By the end of 2020, the TAP gas pipeline will have begun delivering its first orders of Azeri gas to Europe, the Greek-Bulgarian IGB gas pipeline will be nearing completion, while procedures leading to the development of the Alexandroupoli FSRU and an underground gas storage facility in the offshore area south of Kavala will have made progress.

Without a doubt, Greece’s energy sector appears to be waking up to the new reality, leaving behind anachronistic perceptions and embracing the green energy revolution. The country is now adopting new ways implemented by the overwhelming majority of European territories two decades earlier.

 

DEPA, pivotal for Greek energy plan, pushing ahead internationally

Through its strategic involvement in an array of pipeline and infrastructure projects, Greek gas utility DEPA is becoming a key driver of Greece’s geopolitical upgrade and the diversification of supply sources for the wider region of South-East Europe.

DEPA is establishing its position in the region through a series of significant international projects such as the acceleration of IGB pipeline construction, participation in the IGI Poseidon pipeline  interconnecting Greece and Italy, and, surely, booking capacity in TAP which, from 2020 onwards, will transport Caspian gas to Europe.

Developments around East Med Pipeline are also rapid, with the most recent being IGI Poseidon’s (the 50% – 50% JV between DEPA S.A. and Edison S.p.A ) BoD decision to fast-track the completion of all pending stages that will bring the project to maturity.  The €70 million Feasibility Study is being accelerated, along with every other stage, to complete the East Med pipeline’s design, which will also pave the way for the final investment decision.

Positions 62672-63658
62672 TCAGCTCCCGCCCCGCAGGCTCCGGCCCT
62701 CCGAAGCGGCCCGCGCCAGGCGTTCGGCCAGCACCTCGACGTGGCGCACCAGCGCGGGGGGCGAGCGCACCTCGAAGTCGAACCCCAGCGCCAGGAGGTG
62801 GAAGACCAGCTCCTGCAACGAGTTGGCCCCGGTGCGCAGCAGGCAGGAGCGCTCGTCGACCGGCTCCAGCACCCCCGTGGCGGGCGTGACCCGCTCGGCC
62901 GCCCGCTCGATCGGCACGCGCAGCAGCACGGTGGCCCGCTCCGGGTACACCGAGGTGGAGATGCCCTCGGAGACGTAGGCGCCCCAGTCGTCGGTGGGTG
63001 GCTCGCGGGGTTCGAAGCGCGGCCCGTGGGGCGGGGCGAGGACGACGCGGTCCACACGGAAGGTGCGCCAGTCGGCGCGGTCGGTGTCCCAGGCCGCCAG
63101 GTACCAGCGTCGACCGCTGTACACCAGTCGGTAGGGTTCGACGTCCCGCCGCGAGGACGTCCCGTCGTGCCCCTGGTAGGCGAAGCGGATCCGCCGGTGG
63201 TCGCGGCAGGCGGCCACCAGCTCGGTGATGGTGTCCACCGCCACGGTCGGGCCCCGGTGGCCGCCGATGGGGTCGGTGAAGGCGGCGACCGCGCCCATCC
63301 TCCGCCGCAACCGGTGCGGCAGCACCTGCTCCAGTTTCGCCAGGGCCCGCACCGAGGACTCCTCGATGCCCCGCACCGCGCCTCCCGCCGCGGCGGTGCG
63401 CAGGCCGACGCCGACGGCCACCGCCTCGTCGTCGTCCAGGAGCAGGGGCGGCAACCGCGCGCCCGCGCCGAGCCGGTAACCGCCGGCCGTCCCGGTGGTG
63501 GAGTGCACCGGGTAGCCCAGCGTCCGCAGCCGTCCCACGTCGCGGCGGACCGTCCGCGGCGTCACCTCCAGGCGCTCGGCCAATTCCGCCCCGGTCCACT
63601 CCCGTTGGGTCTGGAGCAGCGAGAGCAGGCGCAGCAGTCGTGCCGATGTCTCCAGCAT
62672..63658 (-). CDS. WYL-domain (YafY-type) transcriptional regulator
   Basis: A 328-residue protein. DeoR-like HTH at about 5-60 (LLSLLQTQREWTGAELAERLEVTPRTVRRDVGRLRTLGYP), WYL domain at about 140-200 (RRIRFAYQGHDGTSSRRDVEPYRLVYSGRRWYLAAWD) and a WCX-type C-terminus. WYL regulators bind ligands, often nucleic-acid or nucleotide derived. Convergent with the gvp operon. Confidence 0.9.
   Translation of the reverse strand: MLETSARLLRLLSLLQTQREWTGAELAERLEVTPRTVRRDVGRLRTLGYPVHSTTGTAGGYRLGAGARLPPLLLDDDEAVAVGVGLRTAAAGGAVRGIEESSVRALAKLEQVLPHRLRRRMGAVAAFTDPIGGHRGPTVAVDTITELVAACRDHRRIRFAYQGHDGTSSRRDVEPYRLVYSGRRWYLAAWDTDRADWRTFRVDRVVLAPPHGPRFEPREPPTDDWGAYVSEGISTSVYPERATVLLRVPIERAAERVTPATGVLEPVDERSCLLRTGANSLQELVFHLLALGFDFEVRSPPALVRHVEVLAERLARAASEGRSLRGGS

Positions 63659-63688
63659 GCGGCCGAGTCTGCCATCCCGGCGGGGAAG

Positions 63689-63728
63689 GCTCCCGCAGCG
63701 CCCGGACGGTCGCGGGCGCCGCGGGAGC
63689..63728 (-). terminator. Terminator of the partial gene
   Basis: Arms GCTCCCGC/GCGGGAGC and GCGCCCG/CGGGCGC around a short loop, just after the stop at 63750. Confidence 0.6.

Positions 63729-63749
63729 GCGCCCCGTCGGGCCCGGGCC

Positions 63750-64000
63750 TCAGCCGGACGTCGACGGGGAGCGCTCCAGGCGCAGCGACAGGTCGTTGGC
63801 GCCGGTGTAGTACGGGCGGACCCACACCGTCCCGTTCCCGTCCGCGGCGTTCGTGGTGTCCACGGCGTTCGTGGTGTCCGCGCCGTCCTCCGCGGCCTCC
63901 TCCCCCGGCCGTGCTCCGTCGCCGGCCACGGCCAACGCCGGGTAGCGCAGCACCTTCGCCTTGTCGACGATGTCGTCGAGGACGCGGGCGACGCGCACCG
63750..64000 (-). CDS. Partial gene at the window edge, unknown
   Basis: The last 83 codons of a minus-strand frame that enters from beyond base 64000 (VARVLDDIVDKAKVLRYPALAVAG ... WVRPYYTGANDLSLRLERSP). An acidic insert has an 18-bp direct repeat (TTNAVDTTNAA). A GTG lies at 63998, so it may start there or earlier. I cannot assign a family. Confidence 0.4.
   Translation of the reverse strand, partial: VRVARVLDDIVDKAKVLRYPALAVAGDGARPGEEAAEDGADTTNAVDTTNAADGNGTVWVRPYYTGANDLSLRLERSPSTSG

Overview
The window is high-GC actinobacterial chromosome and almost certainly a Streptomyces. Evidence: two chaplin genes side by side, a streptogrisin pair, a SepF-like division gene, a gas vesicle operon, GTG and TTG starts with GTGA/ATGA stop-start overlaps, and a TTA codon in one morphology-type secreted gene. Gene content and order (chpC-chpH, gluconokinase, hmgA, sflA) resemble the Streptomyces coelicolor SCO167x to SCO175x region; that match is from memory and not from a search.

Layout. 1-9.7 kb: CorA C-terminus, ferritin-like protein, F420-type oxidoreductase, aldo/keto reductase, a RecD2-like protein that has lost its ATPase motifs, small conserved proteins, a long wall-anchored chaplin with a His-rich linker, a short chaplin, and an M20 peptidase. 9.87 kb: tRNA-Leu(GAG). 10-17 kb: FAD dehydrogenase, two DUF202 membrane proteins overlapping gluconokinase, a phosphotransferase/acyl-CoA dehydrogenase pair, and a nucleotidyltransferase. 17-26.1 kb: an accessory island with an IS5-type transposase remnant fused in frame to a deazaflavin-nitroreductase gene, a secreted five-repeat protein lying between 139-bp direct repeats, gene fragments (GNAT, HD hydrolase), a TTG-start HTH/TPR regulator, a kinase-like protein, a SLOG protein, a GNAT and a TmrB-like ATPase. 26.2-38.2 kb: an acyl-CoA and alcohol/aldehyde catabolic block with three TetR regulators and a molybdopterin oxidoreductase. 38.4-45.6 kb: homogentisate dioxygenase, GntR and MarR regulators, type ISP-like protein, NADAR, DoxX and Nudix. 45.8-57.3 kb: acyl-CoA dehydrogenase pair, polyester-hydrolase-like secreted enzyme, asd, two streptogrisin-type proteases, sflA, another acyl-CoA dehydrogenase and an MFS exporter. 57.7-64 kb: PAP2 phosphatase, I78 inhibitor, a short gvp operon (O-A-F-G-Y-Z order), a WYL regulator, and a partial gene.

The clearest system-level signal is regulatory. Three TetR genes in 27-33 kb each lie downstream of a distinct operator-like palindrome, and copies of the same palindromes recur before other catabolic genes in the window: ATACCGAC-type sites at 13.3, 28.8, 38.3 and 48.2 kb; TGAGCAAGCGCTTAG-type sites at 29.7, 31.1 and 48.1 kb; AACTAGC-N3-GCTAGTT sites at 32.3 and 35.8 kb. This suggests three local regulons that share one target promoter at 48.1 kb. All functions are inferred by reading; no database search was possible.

All the above are just one part of DEPA’s multifaceted international activity. Prior to that, in October, a bilateral agreement was signed in Sofia for the start of IGB pipeline construction, a project overseen by ICGB AD, in which DEPA has a 25% stake.

The project is expected to go into operation in July 2021, with an initial capacity of 3 billion cubic meters. At first, the entire load of gas will come from TAP that will go into operation within 2020, delivering Azeri gas to European markets, in which DEPA has booked capacity of 1 billion cubic meters. Thus, through IGB, the company will supply the Bulgarian market with Caspian gas, “breaking” for the first time the existing Russian monopoly.

Another major development took place just yesterday, when the company’s Board of Directors approved the participation of DEPA, with a 20% stake, to the equity of GASTRADE, the company developing the FSRU project in Alexandroupolis.